a multi-genre, cross-genre writer one of the first things I had to learn when I
entered the publishing field was what I considered a romance was not necessarily what publishers considered a romance. To
me it’s a story wherein a man meets a woman, there is or isn’t instant
attraction, but they do fall in love and overcome obstacles to reach
That does not always qualify a story for the romance genre
with—and I clarify this—some publishers. Confused? I was when I started
cruising the publishers’ requirements for submitting. The following, however,
is the definition by Romance Writers of American—a
romance consists of two basic elements, a central love
story, and an emotionally-satisfying and optimistic ending, at all heat levels.
they go into sub-genres:
after 1945, either series or single title
inspirational—novels with religious or spiritual
beliefs with the main part of the relationship
paranormal—the future, a
fantasy world, or paranormal happenings are an integral part of the plot.
Regency—the majority of the story is set against
the Regency period of the British Empire.
mystery, or thriller elements constitute an integral part of the plot.
young adult romance—a strong romantic theme geared toward
young adult readers.
guidelines, the story I’m giving you a peek at today, Mark of the Sire, is a
historical, western, suspense, romance. A mouthful.
through publishers’ sites I ran into other requirements like the man and woman
had to meet in the very first chapter. Some even specified the first page. Oops,
that left some of mine out, including Mark of the Sire. The romantic characters
had met when the story began, but he doesn’t come into the story until later.
Ummm? Never mind, it’s still a romance in my opinion. Some specified a
percentage of the story had to be devoted to the love aspect. To me it doesn’t
matter if he has to go off in part of the book or if some chapters revolve just
around her, as in Mark of the Sire. Then there were those who didn’t want
suspense, some didn’t want westerns, and others in no way wanted science
fiction. Hey, they’re all romances. To me, many traditional westerns—though called westerns to attract a male
romances. Case in point, Louis L’Amour one of the most popular western authors often
had the male lead meeting the female in the first chapter, instantly being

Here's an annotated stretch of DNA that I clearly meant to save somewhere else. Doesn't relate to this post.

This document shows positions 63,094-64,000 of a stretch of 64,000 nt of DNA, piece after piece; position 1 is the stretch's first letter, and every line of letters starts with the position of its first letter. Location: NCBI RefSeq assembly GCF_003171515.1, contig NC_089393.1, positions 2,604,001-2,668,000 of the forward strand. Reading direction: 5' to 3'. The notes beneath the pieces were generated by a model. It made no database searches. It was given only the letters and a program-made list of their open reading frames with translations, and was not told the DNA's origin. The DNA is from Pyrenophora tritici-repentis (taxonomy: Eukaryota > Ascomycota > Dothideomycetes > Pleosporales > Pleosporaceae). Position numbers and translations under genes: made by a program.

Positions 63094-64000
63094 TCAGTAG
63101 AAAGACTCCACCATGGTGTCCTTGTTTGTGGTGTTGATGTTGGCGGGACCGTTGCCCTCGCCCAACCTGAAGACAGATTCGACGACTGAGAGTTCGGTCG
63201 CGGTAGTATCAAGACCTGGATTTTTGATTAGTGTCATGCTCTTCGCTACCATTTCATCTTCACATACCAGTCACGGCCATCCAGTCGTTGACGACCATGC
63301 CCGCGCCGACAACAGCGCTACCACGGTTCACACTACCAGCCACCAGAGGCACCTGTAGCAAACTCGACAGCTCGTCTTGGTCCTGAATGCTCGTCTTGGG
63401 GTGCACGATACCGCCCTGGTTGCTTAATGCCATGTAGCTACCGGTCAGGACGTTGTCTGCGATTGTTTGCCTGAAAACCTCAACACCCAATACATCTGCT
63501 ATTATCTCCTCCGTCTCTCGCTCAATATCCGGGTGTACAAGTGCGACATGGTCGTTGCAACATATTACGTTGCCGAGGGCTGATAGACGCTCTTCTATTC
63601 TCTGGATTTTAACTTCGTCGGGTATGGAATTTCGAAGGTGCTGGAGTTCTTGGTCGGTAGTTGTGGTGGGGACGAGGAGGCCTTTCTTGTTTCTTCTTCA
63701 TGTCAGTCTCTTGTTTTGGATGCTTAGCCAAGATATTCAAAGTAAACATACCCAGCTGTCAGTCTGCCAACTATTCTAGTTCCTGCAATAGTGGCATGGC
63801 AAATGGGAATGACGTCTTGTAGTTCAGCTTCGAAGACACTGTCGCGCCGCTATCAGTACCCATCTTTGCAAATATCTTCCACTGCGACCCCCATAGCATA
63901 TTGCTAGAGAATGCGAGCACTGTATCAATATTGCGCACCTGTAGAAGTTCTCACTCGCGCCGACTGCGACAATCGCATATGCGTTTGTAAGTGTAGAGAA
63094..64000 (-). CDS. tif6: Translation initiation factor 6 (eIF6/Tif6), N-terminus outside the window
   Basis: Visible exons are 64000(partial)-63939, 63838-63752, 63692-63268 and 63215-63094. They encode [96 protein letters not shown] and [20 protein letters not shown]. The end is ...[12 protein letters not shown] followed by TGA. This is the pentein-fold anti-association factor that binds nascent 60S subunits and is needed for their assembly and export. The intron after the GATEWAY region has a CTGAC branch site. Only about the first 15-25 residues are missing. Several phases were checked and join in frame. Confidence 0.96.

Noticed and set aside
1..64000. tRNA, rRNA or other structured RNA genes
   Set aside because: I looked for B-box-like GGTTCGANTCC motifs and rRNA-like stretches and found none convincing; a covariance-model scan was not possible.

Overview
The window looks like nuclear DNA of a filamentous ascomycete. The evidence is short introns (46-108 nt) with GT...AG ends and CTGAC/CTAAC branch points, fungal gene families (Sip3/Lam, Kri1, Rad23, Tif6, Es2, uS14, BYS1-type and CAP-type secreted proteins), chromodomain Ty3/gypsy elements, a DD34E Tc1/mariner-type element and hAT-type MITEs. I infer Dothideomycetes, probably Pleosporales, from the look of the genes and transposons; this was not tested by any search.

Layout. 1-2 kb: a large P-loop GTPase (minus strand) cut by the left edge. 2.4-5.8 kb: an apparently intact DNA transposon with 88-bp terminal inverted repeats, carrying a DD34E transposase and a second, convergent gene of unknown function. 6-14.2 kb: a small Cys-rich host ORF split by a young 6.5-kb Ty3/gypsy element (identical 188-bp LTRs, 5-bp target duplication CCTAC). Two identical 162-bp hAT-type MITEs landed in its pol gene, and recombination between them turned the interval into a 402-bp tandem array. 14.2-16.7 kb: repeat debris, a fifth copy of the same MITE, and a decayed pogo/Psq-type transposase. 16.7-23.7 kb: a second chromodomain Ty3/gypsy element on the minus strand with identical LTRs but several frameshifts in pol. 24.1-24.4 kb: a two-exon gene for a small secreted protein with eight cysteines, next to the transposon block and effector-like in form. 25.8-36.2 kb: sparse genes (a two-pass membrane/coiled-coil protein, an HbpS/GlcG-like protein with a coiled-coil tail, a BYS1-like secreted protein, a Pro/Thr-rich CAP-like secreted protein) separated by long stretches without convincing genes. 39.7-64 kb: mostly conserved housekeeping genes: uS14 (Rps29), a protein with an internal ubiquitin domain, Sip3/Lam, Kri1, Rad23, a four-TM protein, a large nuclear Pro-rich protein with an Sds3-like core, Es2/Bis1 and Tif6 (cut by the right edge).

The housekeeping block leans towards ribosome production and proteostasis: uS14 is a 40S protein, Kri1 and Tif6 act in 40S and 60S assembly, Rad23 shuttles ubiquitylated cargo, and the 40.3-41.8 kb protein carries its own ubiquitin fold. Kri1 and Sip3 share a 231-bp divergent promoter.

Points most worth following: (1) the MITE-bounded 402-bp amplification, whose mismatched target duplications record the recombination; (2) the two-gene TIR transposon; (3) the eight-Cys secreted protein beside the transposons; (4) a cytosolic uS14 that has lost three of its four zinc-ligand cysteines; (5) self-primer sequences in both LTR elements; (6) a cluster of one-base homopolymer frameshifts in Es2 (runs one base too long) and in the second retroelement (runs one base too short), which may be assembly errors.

attracted, fight adversity, and ended happily. Hondo, Key-lock Man, Flint, and
Fallon to name a few. And let’s not forget the Sacketts. Yes, Louis was an
influence over my western Romances.
The man was a romantic at heart and understood the west never would have been
settled without strong women.
I love romances
with suspense, mystery, paranormal, action, all of those varying elements. I
mix up and cross genres in all manner of combinations. For a look at what I
mean, drop by my website: Larriane AKA
Larion Wills You’ll find my other historical western suspense romances
there as well as news that the same characters will be back next May in the
second of the series, Curse of the Sire. Some characters just won’t leave you
About Mark of the Sire
: Cathy would deny she ran away even though the gossip had gotten
vicious. She was certain the wilds of Colorado were far enough, never
anticipating she’d first get herself into the same predicament that shamed her
in the east or the man she’d ran from would follow.
Lon only meant to make things right for Cathy, hoping as well to leave behind the stories he'd been responsible for his brother's disappearance. The reputation for violence he tried to leave behind followed---waited, buried in legends of the sire. Fate had led him to where his estranged father came from.
One son lost as a child, the second hating him for never finding his brother, the sire returned. Those who threatened his son discovered the truth of the man behind the legends. Lance was not to be challenged, and his mark was carried in more than appearance in the next generation.